Thursday, September 29, 2011

Ni Hao Ma

As promised- Chinese Adventures!

After Mongolia I spent a week in China. Our first two days were spent in Bejing- we visited the Ming Tombs, the Great Wall of China, and the Forbidden City. My personal favorite was the Great Wall of China- I cannot even describe it to you. I hiked all the way up to the point where tourists are no longer able to hike any further aka I’m a bad ass. At one point you have to hike up a vertical staircase. It was a workout but sooooo worth it. After Bejing we headed to Xian where we saw the Terra cotta soldiers. We didn’t do much other than that- I got eaten alive by fleas in my hotel room. I have over 60 bites, personally I would like to sue the hotel. Just so you have a mental picture I had to walk around china the rest of the time looking like I had the chicken pox. It sucked. After Xian we went to Shanghai which is a fancier version of New York City. I spent the day shopping. One of my highlights of China was the silk market- haggle city!!! Let me tell you- things were bought! China was fun- I’ll be heading back there in two months. Right now I’m in a topical place and I absolutely LOVE it! Yes, its humid and really hot but the people are so nice and you can get super tasty food for a little more than a dollar. Tomorrow I leave for the Jungle- that’s right the Jungle!  I’ll let you know if I meet a Tarzan ;) 

This is the night market in Bejing- tasty street food

Hiking the Great Wall of China!

Hey Mao- Tia man Square

Wish I could put more pictures up but the internet connection is slow here! Till next time!

Sain Baina Uu

Hello dear followers,

As you may have guessed from my last blog post, I’ve been in Mongolia for the past month! Yes that’s right folks, Mongolia! I will admit I was very culture shocked when I first arrived here, this was my first time being in a developing country so I was exposed to things I haven’t been exposed to before aka public urination, open trash piles (that are burned!), wild dogs, and street kids/ sad homeless drunk men. I’m not saying these things are in direct correlation with being a developing country but it made me realize that I lived in a bubble protecting me against poverty.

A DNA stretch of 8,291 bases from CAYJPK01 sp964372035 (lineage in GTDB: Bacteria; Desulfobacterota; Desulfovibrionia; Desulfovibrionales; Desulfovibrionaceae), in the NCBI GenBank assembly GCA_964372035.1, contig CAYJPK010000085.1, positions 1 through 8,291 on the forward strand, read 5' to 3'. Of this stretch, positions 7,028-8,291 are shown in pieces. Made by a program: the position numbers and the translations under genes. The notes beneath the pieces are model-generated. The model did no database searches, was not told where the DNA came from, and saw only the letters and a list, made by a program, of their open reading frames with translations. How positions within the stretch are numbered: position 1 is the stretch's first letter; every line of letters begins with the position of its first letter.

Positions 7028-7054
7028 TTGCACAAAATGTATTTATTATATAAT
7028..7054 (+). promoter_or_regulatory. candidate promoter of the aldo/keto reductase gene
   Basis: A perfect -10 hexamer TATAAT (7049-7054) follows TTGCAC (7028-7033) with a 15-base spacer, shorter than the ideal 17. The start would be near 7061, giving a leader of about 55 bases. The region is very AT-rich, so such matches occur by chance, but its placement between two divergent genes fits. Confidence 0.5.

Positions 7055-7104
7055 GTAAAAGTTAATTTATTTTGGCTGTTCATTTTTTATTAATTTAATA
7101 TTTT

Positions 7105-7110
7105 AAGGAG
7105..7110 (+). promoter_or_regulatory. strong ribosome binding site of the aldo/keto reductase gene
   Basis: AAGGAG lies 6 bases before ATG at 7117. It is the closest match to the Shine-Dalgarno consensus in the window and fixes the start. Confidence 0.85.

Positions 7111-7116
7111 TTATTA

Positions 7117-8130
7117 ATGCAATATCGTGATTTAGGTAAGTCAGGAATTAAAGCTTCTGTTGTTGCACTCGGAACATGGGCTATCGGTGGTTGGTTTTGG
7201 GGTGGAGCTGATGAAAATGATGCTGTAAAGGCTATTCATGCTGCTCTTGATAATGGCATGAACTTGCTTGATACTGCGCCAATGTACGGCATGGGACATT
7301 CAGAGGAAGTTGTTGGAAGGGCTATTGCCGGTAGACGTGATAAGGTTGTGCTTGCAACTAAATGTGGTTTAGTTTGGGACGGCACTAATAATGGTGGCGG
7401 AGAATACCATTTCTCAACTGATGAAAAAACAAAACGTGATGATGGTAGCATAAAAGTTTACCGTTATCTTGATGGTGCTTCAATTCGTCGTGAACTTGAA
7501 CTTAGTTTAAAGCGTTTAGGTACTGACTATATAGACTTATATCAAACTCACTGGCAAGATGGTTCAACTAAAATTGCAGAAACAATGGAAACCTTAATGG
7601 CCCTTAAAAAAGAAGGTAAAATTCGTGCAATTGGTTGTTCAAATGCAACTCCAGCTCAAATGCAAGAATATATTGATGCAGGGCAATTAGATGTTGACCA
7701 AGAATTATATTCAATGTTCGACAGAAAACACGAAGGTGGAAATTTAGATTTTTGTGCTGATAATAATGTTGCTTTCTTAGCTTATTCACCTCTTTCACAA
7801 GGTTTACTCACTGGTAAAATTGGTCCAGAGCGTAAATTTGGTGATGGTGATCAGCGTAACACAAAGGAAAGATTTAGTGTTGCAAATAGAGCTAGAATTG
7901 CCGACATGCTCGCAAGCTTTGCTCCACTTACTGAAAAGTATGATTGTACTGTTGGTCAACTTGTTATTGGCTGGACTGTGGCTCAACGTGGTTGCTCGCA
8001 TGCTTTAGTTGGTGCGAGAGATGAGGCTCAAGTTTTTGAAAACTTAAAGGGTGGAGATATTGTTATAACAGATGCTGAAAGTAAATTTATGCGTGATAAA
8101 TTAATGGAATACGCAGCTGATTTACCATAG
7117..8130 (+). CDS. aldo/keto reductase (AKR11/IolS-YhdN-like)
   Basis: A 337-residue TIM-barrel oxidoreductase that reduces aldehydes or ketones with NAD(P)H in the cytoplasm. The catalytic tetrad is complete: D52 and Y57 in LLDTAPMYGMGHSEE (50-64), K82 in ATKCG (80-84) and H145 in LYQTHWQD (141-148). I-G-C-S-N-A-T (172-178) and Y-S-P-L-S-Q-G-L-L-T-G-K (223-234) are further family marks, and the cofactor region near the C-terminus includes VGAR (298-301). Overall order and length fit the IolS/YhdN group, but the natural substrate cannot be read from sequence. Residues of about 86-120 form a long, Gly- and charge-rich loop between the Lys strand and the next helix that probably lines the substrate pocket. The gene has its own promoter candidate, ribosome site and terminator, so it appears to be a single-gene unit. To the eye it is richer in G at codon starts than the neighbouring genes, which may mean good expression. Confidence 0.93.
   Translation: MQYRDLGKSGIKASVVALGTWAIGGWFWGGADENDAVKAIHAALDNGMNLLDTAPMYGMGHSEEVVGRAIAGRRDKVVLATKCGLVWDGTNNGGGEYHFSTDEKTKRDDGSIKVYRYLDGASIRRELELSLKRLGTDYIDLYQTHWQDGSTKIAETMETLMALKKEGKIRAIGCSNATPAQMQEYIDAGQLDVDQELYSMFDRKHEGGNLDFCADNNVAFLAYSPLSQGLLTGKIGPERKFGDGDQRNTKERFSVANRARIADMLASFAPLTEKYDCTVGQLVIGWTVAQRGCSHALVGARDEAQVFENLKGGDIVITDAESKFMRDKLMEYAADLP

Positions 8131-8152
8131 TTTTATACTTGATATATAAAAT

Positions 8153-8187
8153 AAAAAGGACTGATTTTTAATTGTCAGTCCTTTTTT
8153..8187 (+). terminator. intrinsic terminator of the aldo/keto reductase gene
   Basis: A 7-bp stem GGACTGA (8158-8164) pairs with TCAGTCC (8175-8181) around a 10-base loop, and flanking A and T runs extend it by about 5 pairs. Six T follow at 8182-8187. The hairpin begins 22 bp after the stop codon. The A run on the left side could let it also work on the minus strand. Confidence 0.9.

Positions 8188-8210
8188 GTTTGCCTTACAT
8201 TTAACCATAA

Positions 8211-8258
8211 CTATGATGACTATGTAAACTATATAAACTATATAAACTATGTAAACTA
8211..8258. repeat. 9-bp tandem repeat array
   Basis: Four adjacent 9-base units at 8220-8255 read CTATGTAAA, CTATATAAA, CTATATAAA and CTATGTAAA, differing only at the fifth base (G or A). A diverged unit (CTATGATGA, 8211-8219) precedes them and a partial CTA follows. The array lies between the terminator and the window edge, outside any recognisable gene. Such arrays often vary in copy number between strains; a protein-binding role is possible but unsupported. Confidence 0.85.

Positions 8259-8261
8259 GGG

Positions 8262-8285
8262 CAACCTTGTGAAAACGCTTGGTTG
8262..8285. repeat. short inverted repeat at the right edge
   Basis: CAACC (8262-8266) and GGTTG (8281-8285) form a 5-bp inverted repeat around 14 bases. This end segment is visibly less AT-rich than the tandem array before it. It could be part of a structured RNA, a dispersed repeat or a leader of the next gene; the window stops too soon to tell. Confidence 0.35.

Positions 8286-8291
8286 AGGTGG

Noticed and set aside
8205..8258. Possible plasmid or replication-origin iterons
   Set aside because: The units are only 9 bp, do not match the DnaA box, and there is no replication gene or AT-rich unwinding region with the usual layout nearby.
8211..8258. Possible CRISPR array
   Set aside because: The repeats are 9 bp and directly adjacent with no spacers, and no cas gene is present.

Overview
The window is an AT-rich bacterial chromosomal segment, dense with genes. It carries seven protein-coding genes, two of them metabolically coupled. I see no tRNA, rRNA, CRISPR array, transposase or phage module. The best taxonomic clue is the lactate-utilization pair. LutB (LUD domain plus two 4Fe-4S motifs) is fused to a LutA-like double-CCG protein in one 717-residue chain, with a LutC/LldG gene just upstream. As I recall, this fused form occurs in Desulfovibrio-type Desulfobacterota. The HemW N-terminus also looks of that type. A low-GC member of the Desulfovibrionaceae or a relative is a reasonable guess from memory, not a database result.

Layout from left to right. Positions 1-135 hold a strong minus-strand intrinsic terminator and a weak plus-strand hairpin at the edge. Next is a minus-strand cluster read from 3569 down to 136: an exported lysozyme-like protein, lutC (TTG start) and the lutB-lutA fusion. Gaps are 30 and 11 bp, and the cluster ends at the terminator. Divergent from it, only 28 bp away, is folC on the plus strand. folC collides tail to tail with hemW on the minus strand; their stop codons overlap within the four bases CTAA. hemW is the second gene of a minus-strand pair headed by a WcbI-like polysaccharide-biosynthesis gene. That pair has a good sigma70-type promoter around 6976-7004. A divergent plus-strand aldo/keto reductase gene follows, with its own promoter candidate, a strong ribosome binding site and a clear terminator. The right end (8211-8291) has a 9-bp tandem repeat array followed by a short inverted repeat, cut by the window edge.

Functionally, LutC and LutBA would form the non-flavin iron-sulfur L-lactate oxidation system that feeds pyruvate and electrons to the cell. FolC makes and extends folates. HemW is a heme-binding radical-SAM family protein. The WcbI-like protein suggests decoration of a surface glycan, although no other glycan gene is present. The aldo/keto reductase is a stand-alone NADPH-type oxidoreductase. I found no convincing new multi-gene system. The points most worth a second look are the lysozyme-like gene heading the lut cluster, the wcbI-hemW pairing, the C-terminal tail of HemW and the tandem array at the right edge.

History Lesson: Mongolia was occupied by China way back when but they then joined up with Russia to kick them out, however Communist Russia then took the place of China as an occupying power. Mongolia was under Communist rule until the 1990’s (that’s over 70 years of occupation!). During this time Buddhism was banned, there were mass murders, and a whole bunch of repression. The Communist left Mongolia in bankruptcy- so since their independence they have been working to build up infrastructure and have worked hard to reestablish Buddhism. There is a lot of Russian influence still- it’s very interesting here.

Back to the story-
Beside my general shock regarding poverty- at first I was having a hard time finding anything to eat. I could not read the Cyrillic alphabet nor could I speak Mongolian, so ordering food was a hit or miss, usually a miss. I survived on peanut butter and bread for the first few days. Finally I was able to find vegan restaurants- yes vegan restaurants ! They are surprisingly popular here in Mongolia- My favorites are ‘loving hut’ ‘the stupa CafĂ©’ and ‘luna blanca’ to say that  I became a regular would be an understatement- I was eating at one of these places EVERYDAY! It just so happens I met my first Mongolian friend at the loving hut. Her name is Bujing which means baby rabbit in Mongolian. She is 21 and working with the Administration for Financial something a rather for the government. Technically she is an intern because she is not getting paid, but she wants to work hard and hopefully get hired permanently. She was incredibly sweet- she introduced herself to me and told me she was looking to practice her English. I got her digits and told her I’d call her. Later that day I was meeting with one of my good friends from the University of Puget Sound who also just so happened to be in Mongolia with a Watson studying contortion. Miss Jacki Ward and I had many dates in Mongolia- having her here was a wonderful treat. Anywho Jacki and I called Bujing and we met up with her later that week. We discussed politics regarding Chinese and Russian relations with Mongolia, cold mining, and my favorite- DATING!

On the school front I was studying Buddhism the whole time I was in Mongolia. Our classes took place at the Lamrim Monastery just down the road from the very famous Ganden Monastery. We took a lot of field trips to museums, other monasteries, and  had private lectures with a Panchen Otrul Rinpoche, Monks, and Glenn Mullin. Being a part of pacrim allows you to have a great amount of access to amazing resources that you wouldn’t normally. Take for instance how we were personally guided by the Abbot of the Lamrim Monastery through the Mongolian country side. Below is the Lamrim Monastery- where I had class